Let me show you my drawing.
It is terrible, right?
If you’re on my team for Pictionary, you’re guaranteed to lose the game.
But recently my wife got a new toy for our daughter - you paint on a piece of plastic following the lines then you can tear it out and paste it on glass.
And this is my latest artwork. It is not so bad!
Out of no where, a thought hit me that this is an important lesson for creators who want to build successful businesses teaching others how to do things.
Many creators inspire and teach, but their audiences are basically drawing on blank canvases. They are told the beautiful painting they could draw but are never given the right environment and instructions to achieve it.
The most successful creators are the ones who give guidelines to get people from point A to point B.
If you’re a creator focusing on pleasure and entertainment, this likely doesn’t apply to you. But I doubt your content is about you posing or dancing if you’re reading from me. I’m focusing on knowledge-based creators who want to build a business teaching others.
So this new toy my wife bought has guidelines to help me draw a bear, cake, boat, and many more. As a creator, what can you do to teach someone as clueless as me?
I have 3 progressive steps for you to level up as an educator:
1. Ask questions in your content
Go back to one piece of your latest content, do you have any questions in there?
The next time you write, I suggest you imagine someone sitting and listening in front of you as you read out your content verbally. The questions and line breaks you add to your content are the moments where the other person is nodding or frowning - it means she is digesting!
In my early days as a creator, I made the amateur mistake of dumping everything I knew on my audience and students. I thought the goal was to turn them into me if what they wanted was to learn from me.
But now, I do it differently.
Recently, I finished recording my newest video course, Easy Content Magic. My goal was to have my students spend the least time to learn how to show their work - the easiest form of content any time-strapped entrepreneurs can create.
Instead of doing pure lectures, I recorded my videos like my live workshop.
I raised questions and set timers so students can do it with me (even though they’ll be watching the videos themselves).
I did this because I wanted to encourage them to reflect & take action. Action sparks learnings.
2. One thing at a time
I always have so much I want to share and teach.
In the past, whenever I had a chance to teach, like running a 60-min workshop, I wanted to shove all my knowledge in there. I also talked fast so I could cover everything.
But if you scroll back up to look at the guidelines for the bear I drew, the book didn’t ask me to draw a real bear. It gave me the simplest lines so I could easily follow without effort.
Over time, I learned that the most important lesson in teaching is to get students to focus on one thing only at any given time.
Once they get it, you can move on to the next thing.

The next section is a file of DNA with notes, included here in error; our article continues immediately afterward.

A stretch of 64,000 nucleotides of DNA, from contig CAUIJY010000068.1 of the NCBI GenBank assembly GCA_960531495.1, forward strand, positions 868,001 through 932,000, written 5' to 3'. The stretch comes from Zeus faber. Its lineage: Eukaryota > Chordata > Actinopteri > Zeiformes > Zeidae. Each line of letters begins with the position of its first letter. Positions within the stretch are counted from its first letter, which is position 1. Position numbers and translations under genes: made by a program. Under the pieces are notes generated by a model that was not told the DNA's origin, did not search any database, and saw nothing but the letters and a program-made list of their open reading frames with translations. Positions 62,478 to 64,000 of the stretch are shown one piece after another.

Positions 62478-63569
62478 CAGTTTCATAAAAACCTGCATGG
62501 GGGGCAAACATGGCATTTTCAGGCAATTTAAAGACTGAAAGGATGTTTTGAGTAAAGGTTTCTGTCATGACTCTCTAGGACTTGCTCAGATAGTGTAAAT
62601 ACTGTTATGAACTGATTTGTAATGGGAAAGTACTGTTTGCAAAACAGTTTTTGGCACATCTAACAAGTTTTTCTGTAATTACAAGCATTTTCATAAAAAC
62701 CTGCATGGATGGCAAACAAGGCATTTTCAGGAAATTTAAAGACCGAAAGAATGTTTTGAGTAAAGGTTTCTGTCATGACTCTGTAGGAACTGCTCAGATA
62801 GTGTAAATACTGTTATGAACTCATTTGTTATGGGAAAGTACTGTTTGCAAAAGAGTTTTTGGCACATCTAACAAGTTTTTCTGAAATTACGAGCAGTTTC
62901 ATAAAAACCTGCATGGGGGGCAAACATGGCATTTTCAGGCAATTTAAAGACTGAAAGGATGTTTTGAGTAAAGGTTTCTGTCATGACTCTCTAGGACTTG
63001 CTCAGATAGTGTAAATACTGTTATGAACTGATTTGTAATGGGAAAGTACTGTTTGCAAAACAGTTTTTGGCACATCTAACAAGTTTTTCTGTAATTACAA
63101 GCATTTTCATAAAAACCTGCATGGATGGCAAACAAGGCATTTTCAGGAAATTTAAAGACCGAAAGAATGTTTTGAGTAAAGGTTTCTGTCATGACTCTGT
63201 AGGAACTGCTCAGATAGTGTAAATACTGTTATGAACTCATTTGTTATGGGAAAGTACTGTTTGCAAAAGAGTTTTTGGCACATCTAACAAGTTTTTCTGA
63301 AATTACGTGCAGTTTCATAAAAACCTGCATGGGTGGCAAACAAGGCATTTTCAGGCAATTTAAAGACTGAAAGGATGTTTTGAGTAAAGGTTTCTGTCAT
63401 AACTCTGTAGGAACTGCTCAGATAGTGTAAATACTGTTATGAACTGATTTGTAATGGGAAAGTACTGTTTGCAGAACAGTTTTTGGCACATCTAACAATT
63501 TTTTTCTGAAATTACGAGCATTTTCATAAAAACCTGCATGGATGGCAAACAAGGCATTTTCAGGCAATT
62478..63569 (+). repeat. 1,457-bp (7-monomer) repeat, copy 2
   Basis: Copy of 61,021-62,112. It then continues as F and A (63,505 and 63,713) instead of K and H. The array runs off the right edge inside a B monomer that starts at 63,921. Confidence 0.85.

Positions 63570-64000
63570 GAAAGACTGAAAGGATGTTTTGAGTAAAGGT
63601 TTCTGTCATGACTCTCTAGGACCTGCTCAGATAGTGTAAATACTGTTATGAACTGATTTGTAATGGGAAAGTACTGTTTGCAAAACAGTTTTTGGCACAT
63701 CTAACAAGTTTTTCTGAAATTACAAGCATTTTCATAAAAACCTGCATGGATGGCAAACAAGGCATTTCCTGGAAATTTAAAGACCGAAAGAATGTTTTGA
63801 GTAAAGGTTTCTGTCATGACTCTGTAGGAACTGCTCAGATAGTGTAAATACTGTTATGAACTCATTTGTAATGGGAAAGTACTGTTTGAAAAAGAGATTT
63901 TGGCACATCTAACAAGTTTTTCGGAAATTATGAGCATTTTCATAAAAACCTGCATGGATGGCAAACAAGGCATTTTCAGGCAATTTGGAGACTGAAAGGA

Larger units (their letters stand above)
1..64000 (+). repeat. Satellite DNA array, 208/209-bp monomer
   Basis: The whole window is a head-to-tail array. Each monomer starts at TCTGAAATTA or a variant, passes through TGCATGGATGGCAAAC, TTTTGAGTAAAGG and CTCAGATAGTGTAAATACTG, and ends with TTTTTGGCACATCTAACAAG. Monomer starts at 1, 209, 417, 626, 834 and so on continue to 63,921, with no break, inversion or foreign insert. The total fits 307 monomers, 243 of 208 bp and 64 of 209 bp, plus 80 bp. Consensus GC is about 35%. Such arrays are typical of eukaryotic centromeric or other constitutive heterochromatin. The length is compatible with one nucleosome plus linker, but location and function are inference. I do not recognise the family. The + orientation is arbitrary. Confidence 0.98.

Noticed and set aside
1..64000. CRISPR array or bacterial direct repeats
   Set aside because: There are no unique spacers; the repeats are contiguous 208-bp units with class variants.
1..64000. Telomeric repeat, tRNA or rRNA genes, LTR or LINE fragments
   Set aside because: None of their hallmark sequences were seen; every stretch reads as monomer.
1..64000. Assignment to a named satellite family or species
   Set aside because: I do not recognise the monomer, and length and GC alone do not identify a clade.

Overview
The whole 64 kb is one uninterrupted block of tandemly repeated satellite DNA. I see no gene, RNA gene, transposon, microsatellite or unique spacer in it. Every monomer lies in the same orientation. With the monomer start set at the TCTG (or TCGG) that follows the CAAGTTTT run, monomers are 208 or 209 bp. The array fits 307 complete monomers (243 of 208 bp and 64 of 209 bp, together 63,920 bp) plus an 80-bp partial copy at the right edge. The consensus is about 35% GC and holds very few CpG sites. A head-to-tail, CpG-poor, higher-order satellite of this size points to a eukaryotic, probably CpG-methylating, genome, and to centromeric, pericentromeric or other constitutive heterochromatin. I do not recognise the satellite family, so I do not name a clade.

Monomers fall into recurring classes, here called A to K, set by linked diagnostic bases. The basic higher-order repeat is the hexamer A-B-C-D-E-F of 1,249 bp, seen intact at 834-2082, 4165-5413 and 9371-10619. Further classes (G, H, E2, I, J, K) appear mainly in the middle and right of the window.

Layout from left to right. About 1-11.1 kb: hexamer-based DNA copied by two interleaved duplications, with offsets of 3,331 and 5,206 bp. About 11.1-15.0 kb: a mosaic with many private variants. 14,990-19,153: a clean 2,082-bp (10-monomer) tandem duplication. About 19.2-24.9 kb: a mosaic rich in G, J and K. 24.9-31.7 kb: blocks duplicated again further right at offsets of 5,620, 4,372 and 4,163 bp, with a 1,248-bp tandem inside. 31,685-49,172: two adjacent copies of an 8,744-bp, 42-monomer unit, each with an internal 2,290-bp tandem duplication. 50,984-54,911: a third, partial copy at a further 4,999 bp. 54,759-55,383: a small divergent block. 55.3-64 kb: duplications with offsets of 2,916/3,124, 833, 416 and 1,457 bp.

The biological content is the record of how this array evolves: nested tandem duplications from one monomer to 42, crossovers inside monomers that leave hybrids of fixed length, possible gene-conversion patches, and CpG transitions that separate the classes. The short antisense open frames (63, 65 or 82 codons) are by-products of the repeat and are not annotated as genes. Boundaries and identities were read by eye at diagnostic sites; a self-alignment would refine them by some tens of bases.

And when all these small learnings come together, they create a transformative experience for anyone.
3. Create a sandbox environment
In the software world, a sandbox means an isolated environment where code can run without affecting a real application. It is a place for testing.
Often times, you hear people say that they take courses run by big name creators with a huge following but only to end up being super disappointed.
The course creators basically created 4 presentations and delivered them live. It was not only boring, but it didn’t do anything to help students progress.
So I started honing into a different approach - I needed to become a learning designer!
This is because the best learning happens when you create a safe environment with a clear goal. You set boundaries, give instructions, and set the students free to take actions.
When they take action, the learnings kick in.
They repeat and repeat to get that transformative experience.
My goal was to teach other creators how to build in public, so when I designed my Build in Public Mastery course, I created a 21-day challenge.
This is my way of saying - to master Building in Public, you have to Build in Public.
Students set the goal of what they want to achieve, then they have 21 days straight to show their work every single day. In parallel, they get to watch self-paced video lessons (lectures) and take part in live workshops in which I also focus on interactive activities.
When they’re taking actions inside (workshops) and outside (the challenge) the course, it is impossible to have no progression.
What it means to you
If you’re determined to build your creator business teaching others what you know, you must move away being a creator who creates content. You want to become an educator who understands how to get students going from point A to point B.
Once you unlock this part and more and more of your students, fans, and audiences experience the transformation, your business will be unstoppable because everyone will be recommending it.
So, what’s the one thing you would change now to help your students?